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Agent can have reasoning skills (prediction, taking calculated guesses, etc.) and those skills can help reinforcement learning of this agent. Of course, reinforcement learning itself can help to develop reasoning skills. Are there research that explores this impact of reasoning and consciousness on the effectivenes of reinforcement learning. Or maybe people just sit and wait such skills to emerge during reinforcement learning?

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    $\begingroup$ Normal reinforcement learning is equal to parameter adjustment. A given algorithm has some unknown variables and they will detected during the learning process. It's not possible to adapt the complete algorithm. Such major modification is done with changing the sourcecode in a version control system. So called automatic programming which can do algorithm-improvements by itself is outside the scope of current technology. $\endgroup$ – Manuel Rodriguez Mar 19 at 21:40
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It sounds like you are describing a synthesis of two competing ways to solve the MDP problem.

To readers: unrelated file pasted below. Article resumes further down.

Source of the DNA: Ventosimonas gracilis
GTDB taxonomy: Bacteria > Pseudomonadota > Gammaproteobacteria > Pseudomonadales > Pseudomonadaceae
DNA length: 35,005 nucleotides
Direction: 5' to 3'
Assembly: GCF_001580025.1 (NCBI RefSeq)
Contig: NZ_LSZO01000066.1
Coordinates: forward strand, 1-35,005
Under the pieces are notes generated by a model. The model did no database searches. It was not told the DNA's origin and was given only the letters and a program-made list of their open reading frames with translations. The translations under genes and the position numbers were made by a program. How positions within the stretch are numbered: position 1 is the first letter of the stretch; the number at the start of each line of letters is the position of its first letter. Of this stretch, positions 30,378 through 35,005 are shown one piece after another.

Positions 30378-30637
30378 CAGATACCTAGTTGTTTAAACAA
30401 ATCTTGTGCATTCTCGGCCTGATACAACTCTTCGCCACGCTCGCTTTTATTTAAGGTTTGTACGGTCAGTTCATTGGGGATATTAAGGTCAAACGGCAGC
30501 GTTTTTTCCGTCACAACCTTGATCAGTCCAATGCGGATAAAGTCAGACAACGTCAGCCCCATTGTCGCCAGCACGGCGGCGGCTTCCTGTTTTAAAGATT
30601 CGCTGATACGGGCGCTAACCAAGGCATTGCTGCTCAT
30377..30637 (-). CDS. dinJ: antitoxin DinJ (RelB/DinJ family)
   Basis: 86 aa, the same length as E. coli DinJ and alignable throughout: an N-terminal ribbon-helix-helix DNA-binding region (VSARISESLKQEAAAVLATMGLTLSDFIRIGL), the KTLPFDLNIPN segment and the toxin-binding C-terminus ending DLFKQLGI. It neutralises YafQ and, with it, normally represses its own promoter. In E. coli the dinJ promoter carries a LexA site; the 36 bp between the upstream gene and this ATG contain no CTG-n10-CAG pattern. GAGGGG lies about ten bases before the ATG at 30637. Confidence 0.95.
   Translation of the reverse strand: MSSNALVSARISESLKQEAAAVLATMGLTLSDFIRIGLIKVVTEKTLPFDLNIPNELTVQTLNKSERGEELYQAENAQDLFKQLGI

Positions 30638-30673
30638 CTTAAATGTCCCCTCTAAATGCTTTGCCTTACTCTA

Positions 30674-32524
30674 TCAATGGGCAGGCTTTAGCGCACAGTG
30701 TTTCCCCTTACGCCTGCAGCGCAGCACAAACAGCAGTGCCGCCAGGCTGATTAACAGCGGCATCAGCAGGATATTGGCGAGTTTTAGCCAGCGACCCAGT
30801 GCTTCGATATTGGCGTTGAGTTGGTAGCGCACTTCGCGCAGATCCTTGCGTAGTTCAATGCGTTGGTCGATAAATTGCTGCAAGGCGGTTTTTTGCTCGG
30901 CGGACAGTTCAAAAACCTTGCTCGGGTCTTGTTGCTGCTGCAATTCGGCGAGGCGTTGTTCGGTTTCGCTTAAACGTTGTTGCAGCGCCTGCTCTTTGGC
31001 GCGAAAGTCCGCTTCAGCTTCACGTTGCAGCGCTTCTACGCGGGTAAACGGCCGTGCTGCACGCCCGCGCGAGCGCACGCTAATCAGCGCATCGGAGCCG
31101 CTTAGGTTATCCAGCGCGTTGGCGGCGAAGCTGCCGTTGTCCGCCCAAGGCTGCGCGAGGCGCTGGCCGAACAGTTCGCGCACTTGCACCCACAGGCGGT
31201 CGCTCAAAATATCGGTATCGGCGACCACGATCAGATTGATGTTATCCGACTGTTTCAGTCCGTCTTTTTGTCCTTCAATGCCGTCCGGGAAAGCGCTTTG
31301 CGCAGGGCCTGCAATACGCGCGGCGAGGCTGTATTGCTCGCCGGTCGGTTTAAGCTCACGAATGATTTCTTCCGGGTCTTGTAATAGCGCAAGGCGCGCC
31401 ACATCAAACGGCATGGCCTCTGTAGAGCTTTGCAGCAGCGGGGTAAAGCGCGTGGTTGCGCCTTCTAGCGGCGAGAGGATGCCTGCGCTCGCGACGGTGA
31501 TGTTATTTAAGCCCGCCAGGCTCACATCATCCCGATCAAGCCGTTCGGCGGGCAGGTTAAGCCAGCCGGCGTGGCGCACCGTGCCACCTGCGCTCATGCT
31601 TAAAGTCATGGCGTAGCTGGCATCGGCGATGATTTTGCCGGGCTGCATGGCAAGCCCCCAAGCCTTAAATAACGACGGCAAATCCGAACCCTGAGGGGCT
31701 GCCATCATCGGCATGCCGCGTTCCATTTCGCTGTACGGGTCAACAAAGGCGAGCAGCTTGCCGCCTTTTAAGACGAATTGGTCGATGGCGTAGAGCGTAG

In reinforcement learning, we solve the MDP problem by having the agent move around its environment, observe rewards and transitions in response to the actions it takes, and build a model of the relationship between actions and rewards that allows it to maximize rewards.

An older approach is to give the agent facts about the world that can be encoded as logical rules. The agent then uses unification to reason about the consequences of actions within that framework of rules. The agent then takes actions that maximize the rewards it can expect, given the rules and the information at hand. A problem with this approach was that it did not work well in problem domains with probabilistic rules (i.e. X usually happens when action Y is taken).

A hybrid approach, somewhere between these two is the use of Value Iteration or Policy Iteration methods. These are so-called "model-based" reinforcement learning algorithms (although, I would tend to say that makes them something other than true reinforcement learning...). Like the older logic-based approaches, they start by writing down a series of rules that fully describe how things happen in the world, and then derive the logical consequences of those rules to compute the best actions the agent could take. Like reinforcement learning however, they are able to account for probabilistic rules and probabilistic rewards. If you had an exact description of a game of chance, you could write it down as an MDP, and then solve it exactly using these techniques.

Importantly, value & policy iteration methods are not feasible if the state and action spaces are very large (as they often are), and are really not feasible if the MDP is not known exactly (i.e. if you don't know all the rules of the game in advance). That's where reinforcement learning shines.

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